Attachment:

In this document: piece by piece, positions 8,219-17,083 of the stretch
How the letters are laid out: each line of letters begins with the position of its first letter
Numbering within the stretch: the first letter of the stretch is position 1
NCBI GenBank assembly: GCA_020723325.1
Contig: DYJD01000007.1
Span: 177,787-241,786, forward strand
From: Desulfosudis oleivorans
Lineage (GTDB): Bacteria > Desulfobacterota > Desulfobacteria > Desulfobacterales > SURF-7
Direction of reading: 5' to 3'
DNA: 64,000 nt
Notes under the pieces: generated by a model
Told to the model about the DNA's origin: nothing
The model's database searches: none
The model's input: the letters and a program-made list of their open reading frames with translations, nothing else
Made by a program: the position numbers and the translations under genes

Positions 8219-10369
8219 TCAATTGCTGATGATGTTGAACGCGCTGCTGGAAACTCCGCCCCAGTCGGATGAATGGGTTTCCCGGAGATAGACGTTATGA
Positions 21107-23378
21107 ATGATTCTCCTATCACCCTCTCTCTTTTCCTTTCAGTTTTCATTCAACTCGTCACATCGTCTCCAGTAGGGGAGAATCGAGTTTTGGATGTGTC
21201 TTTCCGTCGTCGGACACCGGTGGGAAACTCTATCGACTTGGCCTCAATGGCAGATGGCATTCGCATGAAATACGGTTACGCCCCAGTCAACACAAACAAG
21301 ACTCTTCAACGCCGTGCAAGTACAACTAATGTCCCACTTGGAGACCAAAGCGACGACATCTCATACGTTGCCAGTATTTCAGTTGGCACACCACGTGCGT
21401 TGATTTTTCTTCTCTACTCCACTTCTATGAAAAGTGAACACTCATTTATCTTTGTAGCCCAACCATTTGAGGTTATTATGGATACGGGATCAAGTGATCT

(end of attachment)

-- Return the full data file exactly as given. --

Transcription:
In this document: piece by piece, positions 8,219-17,083 of the stretch
How the letters are laid out: each line of letters begins with the position of its first letter
Numbering within the stretch: the first letter of the stretch is position 1
NCBI GenBank assembly: GCA_020723325.1
Contig: DYJD01000007.1
Span: 177,787-241,786, forward strand
From: Desulfosudis oleivorans
Lineage (GTDB): Bacteria > Desulfobacterota > Desulfobacteria > Desulfobacterales > SURF-7
Direction of reading: 5' to 3'
DNA: 64,000 nt
Notes under the pieces: generated by a model
Told to the model about the DNA's origin: nothing
The model's database searches: none
The model's input: the letters and a program-made list of their open reading frames with translations, nothing else
Made by a program: the position numbers and the translations under genes

Positions 8219-10369
8219 TCAATTGCTGATGATGTTGAACGCGCTGCTGGAAACTCCGCCCCAGTCGGATGAATGGGTTTCCCGGAGATAGACGTTATGA
Positions 21107-23378
21107 ATGATTCTCCTATCACCCTCTCTCTTTTCCTTTCAGTTTTCATTCAACTCGTCACATCGTCTCCAGTAGGGGAGAATCGAGTTTTGGATGTGTC
21201 TTTCCGTCGTCGGACACCGGTGGGAAACTCTATCGACTTGGCCTCAATGGCAGATGGCATTCGCATGAAATACGGTTACGCCCCAGTCAACACAAACAAG
21301 ACTCTTCAACGCCGTGCAAGTACAACTAATGTCCCACTTGGAGACCAAAGCGACGACATCTCATACGTTGCCAGTATTTCAGTTGGCACACCACGTGCGT
21401 TGATTTTTCTTCTCTACTCCACTTCTATGAAAAGTGAACACTCATTTATCTTTGTAGCCCAACCATTTGAGGTTATTATGGATACGGGATCAAGTGATCT